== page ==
Item 2 under elements, states:

Elements should be sized to resemble their size in real life. Making things slightly larger is always preferable to making them too small.

I think this topic of sizing should be explained more fully as it relates to scrapbooking (especially since there are some designers here who have stated that they don't or haven't ever done any scrapbooking themselves. It should be made clear that rather than "sized to resemble their size in real life", they should be sized in proportion to the 12 inch square canvas/background. I have just completed a QC review of an element by a level 1 designer and although you state above, "Making things slightly larger is always preferable to making them too small.", this element was so large (12.4 x 11.94 inches) that it filled the entire canvas (not very useful as an embellishment - and needlessly increasing the file storage size).

I know I wrote those rules, but I'm not sure I agree with them exactly smiley The only time I'm really concerned about size is when I've textured an element. If it's not textured, I often oversize things because you never really know what someone wants to do with something and who am I to limit them to real-life. However, if the item is textured, then you will lose that detail with a drastic resize. Anyone have thoughts?


Yes, I don't worry too much about size either, the only things I set at exact sizes are of course background papers, journal card sizes, and any kind of border/ribbon that I'd like to be the full width of the background paper.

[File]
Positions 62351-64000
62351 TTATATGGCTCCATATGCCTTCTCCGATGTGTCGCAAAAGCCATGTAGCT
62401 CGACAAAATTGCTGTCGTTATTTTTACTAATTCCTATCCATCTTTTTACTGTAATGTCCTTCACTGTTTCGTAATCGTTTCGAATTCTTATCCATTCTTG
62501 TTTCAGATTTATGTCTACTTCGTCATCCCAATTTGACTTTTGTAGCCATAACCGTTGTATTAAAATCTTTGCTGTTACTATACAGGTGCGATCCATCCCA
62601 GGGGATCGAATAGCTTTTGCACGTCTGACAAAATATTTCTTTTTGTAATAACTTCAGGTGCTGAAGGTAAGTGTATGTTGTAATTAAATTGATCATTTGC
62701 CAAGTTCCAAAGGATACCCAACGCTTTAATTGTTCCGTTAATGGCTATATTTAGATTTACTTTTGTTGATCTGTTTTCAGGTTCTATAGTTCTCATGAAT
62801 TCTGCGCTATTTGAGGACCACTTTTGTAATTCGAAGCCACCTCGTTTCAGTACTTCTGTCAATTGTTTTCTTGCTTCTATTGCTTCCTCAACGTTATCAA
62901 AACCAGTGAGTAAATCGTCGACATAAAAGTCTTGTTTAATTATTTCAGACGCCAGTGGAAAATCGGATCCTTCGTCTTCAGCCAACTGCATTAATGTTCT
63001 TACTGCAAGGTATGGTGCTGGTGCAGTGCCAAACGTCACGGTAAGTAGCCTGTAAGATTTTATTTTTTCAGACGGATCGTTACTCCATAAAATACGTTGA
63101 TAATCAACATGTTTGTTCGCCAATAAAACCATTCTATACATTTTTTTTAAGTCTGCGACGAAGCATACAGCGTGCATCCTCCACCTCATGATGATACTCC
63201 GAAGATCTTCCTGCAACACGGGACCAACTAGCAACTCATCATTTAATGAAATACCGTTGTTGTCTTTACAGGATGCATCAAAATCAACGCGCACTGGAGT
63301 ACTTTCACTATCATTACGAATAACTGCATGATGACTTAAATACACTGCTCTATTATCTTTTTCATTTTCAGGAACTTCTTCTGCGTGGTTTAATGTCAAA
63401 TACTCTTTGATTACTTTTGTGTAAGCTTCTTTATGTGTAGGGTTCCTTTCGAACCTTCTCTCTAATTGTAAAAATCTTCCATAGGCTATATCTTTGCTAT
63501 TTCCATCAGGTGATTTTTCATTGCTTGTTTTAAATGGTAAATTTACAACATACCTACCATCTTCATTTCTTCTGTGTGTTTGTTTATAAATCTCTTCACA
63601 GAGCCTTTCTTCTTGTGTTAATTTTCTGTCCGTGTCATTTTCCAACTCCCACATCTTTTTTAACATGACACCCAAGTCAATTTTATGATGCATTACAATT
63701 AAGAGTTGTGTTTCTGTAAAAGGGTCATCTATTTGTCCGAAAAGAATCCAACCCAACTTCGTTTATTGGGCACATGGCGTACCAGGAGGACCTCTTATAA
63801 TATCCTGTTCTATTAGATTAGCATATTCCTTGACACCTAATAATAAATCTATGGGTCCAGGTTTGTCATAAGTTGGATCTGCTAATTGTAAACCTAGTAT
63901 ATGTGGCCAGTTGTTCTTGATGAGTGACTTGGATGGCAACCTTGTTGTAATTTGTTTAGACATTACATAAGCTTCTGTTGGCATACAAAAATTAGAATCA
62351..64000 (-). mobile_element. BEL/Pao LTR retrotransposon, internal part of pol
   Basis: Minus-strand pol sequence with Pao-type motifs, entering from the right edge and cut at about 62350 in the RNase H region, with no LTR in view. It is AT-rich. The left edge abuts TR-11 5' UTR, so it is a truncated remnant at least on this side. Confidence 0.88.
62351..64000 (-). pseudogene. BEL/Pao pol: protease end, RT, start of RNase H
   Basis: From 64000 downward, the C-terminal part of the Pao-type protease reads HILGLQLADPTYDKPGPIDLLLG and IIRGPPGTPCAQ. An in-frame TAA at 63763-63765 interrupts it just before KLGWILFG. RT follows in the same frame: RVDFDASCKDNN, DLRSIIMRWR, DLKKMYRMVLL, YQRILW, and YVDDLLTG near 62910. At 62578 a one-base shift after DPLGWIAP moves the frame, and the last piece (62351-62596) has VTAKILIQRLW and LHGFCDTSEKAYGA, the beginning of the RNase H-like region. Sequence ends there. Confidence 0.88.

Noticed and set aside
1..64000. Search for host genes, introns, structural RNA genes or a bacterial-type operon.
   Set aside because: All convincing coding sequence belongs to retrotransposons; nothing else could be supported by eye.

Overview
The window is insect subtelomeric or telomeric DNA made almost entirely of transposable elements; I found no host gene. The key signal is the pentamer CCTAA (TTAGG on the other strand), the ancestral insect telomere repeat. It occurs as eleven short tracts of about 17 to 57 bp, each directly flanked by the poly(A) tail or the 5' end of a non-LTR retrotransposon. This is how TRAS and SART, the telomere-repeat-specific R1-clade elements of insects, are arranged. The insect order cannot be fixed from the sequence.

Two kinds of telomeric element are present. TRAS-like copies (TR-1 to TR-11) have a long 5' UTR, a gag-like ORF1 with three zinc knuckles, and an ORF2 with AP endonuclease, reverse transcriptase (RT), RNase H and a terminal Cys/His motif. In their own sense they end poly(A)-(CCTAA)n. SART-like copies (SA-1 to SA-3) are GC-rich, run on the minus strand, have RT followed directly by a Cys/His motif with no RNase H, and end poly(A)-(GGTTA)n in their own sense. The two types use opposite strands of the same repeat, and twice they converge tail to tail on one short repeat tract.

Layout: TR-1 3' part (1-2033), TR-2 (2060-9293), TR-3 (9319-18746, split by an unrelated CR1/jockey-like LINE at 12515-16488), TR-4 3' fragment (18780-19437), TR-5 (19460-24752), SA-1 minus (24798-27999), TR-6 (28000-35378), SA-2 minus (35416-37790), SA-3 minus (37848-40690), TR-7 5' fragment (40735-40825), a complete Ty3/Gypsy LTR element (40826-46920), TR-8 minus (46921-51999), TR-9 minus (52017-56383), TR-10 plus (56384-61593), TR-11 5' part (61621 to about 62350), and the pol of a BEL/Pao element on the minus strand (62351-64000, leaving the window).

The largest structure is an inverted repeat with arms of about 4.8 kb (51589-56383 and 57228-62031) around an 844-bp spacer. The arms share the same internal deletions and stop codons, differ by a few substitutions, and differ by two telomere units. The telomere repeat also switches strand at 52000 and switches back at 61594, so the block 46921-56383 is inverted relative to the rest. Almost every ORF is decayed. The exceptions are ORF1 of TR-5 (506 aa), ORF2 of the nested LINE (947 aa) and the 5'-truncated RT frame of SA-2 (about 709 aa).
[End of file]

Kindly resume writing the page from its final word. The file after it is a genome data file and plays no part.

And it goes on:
Other than that, as far as I'm concerned, anything goes !

With regards to sizing elements or alphas, what I always do is open one of my background papers (I usually make those first) and then try out the elements on the paper to see how the size looks in comparison to the paper size.

I always make my elements to the size that I want first, test them on the paper background, make adjustments until its the size that I think looks good against the paper... and then I go ahead and do all my colouring, texturing, adding layers, bits and pieces, etc etc. I find if you get it to the size you want first and then add all your textures etc, then you don't have to worry about losing details because you'll be texturing and adding layers and bits according to the size you're working with, rather than resizing the whole thing at the very end and ending up something that might be pixel-y and blurry when you zoom in to 100%.

I tend to err on the side of making elements a little larger than they need to be, to give people the option of using it in various different ways that I might not have thought of.

In my opinion, bigger is better.... just so long as you don't go overboard and make everything gargantuan that people will need to drastically size back down (thus losing details).

I don't believe that I have accurately made the point that I was trying to make....yes, I agree that, for elements, its better to err on the larger size rather than too small, but, one needs to consider how the element may be used on a 12x12 inch canvas. Let's use a button as an example.....although buttons are often used like a fastener/anchor, they can, I realize, be used solely for decorative purposes; however, how useful, really, would it be to a scrapper, if the button is the same size as the canvas?! There is no reason to make a file larger than necessary for it's use.


Exactly Rose, what if someone wants a canvas sized button. Maybe they want to print it on a billboard! I do usually shrink my scanned items to be more realistic sizes, but I always wonder if that's a bad move...